Lighting manufacturer Osram is currently leading a team of researchers using smart technology to create so-called ‘invisible light switches.’

The project is called SceneUnderLight, and has received funding from the European Union’s Horizon 2020 research and innovation programme. Horizon 2020 is the biggest such programme the EU has ever embarked upon, with €80 billion of funding to be allocated between 2014 and 2020.

What is the aim of the project?

According to the official press release from Osram, the goal of the project is ‘to eliminate the need for switches for lighting which means that each person in the office perceives the entire office as “all lit”, while lights, which are not visible by the person, are switched off by the system.’

In other words, using advanced computer models and algorithms, together with smart lighting technology, the project team aim to create lighting systems that are completely optimised for the people in the room, even based on the direction in which they’re facing. So, for every person present, the environment would look fully lit, while any lights out of their field of vision – and therefore which don’t need to be on – will be switched off.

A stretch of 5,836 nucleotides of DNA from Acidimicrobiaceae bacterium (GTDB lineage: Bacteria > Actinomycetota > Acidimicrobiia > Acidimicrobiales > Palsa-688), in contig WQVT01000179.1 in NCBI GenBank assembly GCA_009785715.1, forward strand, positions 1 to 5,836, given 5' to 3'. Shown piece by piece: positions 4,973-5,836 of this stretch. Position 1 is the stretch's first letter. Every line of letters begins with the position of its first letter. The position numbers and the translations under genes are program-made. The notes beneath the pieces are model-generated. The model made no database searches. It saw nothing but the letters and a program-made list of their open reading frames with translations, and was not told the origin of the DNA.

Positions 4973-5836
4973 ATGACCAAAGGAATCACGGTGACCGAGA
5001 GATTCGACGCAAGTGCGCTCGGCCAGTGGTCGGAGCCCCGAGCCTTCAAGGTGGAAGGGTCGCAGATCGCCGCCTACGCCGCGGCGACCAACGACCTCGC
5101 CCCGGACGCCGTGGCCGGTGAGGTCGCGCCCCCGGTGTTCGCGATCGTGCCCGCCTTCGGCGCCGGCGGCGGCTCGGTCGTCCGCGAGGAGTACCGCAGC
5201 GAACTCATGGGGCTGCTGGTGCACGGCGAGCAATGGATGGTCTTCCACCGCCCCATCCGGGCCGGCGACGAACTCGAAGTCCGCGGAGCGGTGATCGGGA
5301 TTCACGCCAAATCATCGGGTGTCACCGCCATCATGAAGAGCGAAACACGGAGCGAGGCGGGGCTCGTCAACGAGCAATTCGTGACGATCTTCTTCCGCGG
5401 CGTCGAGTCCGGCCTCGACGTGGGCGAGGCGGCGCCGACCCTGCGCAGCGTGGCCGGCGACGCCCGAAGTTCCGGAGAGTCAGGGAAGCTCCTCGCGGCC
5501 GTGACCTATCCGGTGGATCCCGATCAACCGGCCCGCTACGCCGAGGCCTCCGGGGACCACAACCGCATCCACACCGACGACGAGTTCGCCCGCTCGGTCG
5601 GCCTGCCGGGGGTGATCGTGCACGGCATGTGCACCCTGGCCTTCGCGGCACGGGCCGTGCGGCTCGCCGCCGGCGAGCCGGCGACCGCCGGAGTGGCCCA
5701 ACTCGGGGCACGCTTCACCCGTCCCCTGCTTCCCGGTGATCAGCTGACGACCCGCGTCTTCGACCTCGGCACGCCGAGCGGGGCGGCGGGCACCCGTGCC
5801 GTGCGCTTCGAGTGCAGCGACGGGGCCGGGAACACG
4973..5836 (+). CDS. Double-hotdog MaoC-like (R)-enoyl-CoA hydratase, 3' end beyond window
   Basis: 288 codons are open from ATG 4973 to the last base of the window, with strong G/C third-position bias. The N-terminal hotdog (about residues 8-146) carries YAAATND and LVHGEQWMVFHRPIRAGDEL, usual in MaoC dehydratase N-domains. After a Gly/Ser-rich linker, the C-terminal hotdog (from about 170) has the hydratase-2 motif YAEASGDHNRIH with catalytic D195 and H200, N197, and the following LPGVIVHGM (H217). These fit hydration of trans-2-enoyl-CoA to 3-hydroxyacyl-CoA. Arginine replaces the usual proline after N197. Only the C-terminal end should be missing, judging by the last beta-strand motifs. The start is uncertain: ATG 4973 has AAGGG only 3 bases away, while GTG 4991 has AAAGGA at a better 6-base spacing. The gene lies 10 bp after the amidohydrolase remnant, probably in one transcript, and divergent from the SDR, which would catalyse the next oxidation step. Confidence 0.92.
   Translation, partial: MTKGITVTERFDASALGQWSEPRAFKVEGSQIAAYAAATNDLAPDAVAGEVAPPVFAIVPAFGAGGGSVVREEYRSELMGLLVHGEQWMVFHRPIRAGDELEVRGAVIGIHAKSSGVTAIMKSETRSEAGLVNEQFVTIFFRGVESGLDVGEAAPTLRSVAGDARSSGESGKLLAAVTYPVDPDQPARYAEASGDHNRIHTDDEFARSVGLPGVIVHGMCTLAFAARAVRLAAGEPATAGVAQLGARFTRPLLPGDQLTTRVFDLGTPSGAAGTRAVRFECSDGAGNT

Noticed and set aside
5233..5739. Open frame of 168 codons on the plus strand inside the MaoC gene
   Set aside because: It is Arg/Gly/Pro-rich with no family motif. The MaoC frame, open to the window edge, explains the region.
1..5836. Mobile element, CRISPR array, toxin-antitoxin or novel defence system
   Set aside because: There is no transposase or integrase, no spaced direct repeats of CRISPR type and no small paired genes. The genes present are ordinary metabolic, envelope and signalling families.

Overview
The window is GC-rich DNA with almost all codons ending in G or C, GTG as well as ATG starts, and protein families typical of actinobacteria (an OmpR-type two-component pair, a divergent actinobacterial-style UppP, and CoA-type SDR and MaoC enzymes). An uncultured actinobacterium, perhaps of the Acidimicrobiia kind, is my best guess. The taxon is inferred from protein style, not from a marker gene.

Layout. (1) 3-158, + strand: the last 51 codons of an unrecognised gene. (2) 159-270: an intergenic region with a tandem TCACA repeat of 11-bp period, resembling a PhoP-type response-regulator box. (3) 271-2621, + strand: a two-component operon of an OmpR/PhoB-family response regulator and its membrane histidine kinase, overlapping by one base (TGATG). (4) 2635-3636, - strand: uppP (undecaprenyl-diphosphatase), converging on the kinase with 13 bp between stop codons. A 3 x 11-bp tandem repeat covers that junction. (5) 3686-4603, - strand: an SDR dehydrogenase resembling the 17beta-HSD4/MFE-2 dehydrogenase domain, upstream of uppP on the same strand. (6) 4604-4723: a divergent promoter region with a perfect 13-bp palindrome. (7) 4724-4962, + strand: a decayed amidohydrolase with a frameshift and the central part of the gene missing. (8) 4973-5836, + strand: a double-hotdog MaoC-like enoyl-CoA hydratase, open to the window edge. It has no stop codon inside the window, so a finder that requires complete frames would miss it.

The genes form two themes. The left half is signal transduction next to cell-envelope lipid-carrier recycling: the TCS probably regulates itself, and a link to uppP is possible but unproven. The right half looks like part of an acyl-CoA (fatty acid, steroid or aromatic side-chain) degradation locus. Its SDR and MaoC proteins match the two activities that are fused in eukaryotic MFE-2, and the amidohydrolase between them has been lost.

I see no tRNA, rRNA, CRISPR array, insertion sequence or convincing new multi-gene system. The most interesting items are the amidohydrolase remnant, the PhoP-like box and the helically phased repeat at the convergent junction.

So what is the ‘invisible light switch?’

When they speak of creating an ‘invisible light switch,’ the project team don’t literally mean that they will create an invisible, manually-operated switch to put on the wall. It’s difficult enough to find a light switch in a darkened room of your house; an invisible switch would make the search even more agonising.

What the team mean is that they aim to create a switching mechanism that requires no manual operation, as if some unseen presence were indeed turning the lights on and off. If the system works according to plan, it would only be the lights you can’t see that get switched off, giving you the impression that all the lights are on, all the time.

Can’t smart lights already do that?

If the researchers complete the project as planned – which they aim to do in the next two years – it will represent one of the many next steps that smart lighting will take in the future. At the moment, smart lighting technology is still in its infancy, and although it gives us unprecedented control over our lighting, it has the potential to do a lot more.

Some smart lighting systems do allow you to set schedules, so that lamps switch on and off according to your timings, but this project aims to create fully automated, fully optimised lighting systems that need no human intervention at all. It is an incredibly complex and ambitious undertaking.

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